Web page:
Part four opens with an extended description of French politics in the years 1830-1832, much of it focused on King Louis-Phillipe and the July Revolution that installed him as (to hear Hugo tell it) a compromise candidate between people who wanted a king and people who wanted a leader who wouldn’t infringe too much on people’s rights. Naturally, no one’s quite satisfied with the results, leading to an ongoing, simmering unrest below the surface.
Despite the specifics to the July Monarchy, there are a lot of universal issues: political philosophy breaking into factions, solving both the production and distribution of wealth (Hugo disparages both communists and unrestricted capitalism on the same page), etc. “At times the conscience of the honest man caught its breath, so great was the unrest in the air, with fallacies and truths intermingled.” That sounds sadly familiar.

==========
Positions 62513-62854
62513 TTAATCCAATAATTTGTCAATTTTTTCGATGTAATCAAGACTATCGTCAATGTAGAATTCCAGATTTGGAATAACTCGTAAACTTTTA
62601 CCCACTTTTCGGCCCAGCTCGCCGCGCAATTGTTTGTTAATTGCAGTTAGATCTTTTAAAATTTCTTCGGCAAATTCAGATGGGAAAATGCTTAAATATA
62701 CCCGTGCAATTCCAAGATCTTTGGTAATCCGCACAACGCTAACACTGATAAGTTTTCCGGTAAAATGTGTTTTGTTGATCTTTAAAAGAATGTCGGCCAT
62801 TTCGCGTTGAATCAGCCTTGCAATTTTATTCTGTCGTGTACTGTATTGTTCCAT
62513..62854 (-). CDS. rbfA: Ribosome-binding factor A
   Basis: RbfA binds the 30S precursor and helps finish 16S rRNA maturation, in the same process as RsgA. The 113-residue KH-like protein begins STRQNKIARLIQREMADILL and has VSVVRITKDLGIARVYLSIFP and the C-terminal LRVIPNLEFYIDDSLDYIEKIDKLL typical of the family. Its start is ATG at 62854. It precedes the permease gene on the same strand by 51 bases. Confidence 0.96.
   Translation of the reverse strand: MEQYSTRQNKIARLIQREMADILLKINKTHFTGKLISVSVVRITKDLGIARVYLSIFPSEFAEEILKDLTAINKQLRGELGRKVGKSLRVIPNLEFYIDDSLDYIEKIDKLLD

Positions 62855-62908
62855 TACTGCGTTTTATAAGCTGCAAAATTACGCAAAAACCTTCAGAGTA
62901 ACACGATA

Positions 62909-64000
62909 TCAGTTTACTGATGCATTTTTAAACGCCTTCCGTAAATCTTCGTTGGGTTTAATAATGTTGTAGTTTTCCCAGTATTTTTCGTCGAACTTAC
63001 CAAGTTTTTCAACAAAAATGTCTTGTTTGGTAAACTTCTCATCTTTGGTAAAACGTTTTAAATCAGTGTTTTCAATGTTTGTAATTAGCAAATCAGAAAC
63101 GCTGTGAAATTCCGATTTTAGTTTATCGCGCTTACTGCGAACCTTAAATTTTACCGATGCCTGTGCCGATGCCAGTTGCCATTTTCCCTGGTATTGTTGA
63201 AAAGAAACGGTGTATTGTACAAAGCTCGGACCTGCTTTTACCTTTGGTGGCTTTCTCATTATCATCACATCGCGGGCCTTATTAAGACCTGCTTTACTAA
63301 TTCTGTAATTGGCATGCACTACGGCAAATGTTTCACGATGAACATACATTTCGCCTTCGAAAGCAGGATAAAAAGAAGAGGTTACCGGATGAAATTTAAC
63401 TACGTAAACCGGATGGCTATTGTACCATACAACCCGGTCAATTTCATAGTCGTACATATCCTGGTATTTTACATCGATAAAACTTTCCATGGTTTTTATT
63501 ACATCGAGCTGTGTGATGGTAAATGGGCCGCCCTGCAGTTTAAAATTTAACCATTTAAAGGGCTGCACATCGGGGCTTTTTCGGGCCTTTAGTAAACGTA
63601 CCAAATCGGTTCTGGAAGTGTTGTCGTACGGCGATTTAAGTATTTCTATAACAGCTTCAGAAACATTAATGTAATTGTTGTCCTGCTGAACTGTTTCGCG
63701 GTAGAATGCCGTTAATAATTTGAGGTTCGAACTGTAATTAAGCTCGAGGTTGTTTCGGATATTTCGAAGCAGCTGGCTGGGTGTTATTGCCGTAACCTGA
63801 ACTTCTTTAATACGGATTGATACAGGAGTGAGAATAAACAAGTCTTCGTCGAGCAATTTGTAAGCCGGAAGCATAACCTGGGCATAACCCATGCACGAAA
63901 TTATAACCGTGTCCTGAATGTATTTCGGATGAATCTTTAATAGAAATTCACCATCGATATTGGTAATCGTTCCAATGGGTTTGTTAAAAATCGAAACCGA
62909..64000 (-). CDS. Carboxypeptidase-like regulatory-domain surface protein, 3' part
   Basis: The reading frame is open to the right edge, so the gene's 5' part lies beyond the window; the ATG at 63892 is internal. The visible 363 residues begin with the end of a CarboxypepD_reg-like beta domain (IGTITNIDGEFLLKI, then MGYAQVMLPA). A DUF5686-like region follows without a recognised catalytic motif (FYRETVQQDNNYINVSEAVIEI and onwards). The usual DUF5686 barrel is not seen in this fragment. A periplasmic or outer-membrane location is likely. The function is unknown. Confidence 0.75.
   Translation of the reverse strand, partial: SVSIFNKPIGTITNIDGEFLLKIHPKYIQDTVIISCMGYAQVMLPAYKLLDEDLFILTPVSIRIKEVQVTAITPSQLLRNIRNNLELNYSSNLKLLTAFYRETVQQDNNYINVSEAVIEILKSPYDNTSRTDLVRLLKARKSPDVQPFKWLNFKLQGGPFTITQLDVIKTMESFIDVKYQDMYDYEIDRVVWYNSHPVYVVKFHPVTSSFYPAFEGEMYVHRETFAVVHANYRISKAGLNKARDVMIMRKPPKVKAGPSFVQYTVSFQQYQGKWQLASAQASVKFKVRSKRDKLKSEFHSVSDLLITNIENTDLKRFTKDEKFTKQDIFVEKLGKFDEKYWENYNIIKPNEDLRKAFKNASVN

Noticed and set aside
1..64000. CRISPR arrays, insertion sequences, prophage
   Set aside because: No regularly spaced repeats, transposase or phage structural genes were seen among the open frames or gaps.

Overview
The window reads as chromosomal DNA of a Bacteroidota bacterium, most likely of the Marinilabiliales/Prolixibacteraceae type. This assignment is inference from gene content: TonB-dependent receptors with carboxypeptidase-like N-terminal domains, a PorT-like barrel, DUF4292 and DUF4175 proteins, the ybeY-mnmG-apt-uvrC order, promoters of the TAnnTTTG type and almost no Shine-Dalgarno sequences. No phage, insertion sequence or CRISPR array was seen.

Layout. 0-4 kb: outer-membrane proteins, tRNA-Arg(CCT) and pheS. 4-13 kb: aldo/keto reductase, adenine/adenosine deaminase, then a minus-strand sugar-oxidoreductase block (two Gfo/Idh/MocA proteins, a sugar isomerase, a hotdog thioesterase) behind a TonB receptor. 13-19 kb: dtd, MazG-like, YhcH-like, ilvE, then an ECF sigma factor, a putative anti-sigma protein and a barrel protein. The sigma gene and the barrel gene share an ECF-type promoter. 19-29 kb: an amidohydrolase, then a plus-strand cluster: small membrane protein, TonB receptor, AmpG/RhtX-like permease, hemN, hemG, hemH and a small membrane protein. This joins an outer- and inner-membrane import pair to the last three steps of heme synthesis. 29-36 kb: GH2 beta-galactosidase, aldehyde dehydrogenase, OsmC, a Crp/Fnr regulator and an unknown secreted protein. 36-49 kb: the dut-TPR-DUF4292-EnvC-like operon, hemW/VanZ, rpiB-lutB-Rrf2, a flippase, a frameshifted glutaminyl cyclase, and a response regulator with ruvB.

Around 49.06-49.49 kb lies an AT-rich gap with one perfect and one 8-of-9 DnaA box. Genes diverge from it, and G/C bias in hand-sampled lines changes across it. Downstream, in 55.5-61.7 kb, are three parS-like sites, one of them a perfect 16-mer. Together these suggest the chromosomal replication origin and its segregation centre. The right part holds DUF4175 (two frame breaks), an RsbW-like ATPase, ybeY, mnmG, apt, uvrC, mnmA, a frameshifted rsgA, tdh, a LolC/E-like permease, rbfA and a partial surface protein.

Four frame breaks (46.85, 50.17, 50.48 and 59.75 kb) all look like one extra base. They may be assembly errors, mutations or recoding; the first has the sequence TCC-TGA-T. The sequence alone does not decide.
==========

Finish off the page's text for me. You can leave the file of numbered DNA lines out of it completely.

It does eventually get back to the ABC Society, and their efforts to maintain ties with various groups of people in the city. Grantaire, trying to impress Enjolras, insists he’s perfectly capable of both walking to the quarry to meet with the marble workers (his shoes are capable too!) and talking revolution with them. I know stuff!
Naturally he ends up playing literal dominoes instead of setting up figurative ones.